Ghana, Ivory Coast cocoa floor price agreement lacks support of other producers, says CAN

Ghana, Ivory Coast cocoa floor price agreement lacks support of other producers, says CAN

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The Cocoa Association of Nigeria (CAN) has said that the recent cocoa floor price agreement reached by the two leading growers of the crop lack the support of other top producers of the commodity.

In a statement made available to BusinessDay, CAN questioned the rationale behind the world’s two largest producers in determining the commodity floor price at the international market.

“We are concerned that the decision of the two countries, without prior consultation with other producing countries could portend unintended grave distortions in the global cocoa economy,” Sayina  Riman, president, CAN said in the statement.

“The decision was taken unilaterally by the governments of the two countries without even consulting with the producers and other private sector stakeholders in both countries, let alone other producing countries’ governments and private sector,” said Rima World Cocoa Producers Organisation.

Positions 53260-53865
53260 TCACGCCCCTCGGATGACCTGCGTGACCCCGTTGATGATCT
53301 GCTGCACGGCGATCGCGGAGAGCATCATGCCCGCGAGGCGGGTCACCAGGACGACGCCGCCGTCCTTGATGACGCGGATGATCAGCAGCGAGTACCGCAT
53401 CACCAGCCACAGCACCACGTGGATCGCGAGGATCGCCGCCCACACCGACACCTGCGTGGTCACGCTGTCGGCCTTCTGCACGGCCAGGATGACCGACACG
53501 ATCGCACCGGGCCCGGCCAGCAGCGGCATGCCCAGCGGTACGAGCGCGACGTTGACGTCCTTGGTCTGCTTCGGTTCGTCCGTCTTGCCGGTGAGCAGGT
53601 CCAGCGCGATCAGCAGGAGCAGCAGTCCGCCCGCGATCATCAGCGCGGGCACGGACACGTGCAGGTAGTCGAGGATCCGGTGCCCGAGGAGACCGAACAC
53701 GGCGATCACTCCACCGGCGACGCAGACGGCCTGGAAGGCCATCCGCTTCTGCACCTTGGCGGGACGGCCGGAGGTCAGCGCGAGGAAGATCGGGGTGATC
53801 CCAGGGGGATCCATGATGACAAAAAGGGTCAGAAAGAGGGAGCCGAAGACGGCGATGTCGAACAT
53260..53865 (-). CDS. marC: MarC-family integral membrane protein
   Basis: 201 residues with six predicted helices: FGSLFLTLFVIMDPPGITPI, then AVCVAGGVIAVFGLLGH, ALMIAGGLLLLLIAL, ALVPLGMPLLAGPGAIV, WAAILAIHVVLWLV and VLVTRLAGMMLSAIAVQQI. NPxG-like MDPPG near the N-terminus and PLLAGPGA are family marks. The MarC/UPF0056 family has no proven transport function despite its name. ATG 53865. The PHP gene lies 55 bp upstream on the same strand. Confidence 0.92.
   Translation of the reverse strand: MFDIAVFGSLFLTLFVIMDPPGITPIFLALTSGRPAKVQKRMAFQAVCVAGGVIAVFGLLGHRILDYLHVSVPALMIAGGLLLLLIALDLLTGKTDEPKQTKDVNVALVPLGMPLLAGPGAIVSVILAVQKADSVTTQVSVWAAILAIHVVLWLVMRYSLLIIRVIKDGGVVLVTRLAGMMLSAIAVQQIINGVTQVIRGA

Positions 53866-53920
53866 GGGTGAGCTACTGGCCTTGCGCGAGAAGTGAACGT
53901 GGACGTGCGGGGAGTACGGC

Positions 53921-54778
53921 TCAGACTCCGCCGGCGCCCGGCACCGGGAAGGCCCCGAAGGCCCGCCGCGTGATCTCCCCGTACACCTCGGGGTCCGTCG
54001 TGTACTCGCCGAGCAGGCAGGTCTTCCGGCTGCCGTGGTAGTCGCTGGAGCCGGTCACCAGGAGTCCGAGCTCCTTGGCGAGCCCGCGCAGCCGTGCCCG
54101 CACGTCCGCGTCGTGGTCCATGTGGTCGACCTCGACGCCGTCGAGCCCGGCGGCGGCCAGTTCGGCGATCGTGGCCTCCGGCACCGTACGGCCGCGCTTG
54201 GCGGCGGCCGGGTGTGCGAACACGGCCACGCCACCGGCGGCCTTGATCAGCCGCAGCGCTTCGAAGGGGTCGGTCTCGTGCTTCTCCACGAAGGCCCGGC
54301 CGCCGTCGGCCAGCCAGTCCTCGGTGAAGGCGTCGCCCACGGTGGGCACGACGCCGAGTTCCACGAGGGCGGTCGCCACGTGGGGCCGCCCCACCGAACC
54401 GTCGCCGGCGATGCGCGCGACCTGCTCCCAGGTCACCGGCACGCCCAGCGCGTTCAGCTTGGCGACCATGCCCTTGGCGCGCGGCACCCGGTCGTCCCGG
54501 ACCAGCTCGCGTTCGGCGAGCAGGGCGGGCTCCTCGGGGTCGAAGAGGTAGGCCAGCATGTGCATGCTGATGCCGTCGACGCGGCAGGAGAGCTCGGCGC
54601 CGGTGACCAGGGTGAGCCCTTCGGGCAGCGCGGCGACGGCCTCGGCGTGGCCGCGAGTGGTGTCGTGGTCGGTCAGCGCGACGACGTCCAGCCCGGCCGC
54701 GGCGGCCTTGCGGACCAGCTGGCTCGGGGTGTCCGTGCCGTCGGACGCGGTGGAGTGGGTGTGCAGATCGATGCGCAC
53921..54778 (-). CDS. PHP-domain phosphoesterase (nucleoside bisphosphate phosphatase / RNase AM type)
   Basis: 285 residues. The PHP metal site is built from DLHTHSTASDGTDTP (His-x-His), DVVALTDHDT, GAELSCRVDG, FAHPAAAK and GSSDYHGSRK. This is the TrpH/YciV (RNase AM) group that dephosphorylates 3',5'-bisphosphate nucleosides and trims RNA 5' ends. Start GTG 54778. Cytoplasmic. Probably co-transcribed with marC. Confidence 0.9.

While acknowledging that cocoa farmers have remained poorly remunerated in the global cocoa market, he said that $2,600 per ton agreed price is still a far cry from what should have been the bench mark based on the production cost.

He drew attention to a previous initiative in the 1960s championed by Nigeria and Ghana, then the two largest producers that did not have the buy in of other critical stakeholders.

He noted that in contrast to the 1962-63 move, which produced the Cocoa Producers Alliance, the 1st International Cocoa Agreement and establishment of International Cocoa Organization, this latest move did not have the buy-in of the other critical stakeholders.

He asked if both countries have the capacity in terms of structures and funding to withhold stocks and not create greater problems for growers.

“Will they not create more problems for the producers that will make farmers lose more money than is intended? Will they be able to cope with the distortions that this move may cause for economies of other producing countries?” Riman asked.

Ghana and Cote D’Ivoire jointly account for about 67 percent of the global bean output, while other growers account for the remaining.

Josephine Okojie

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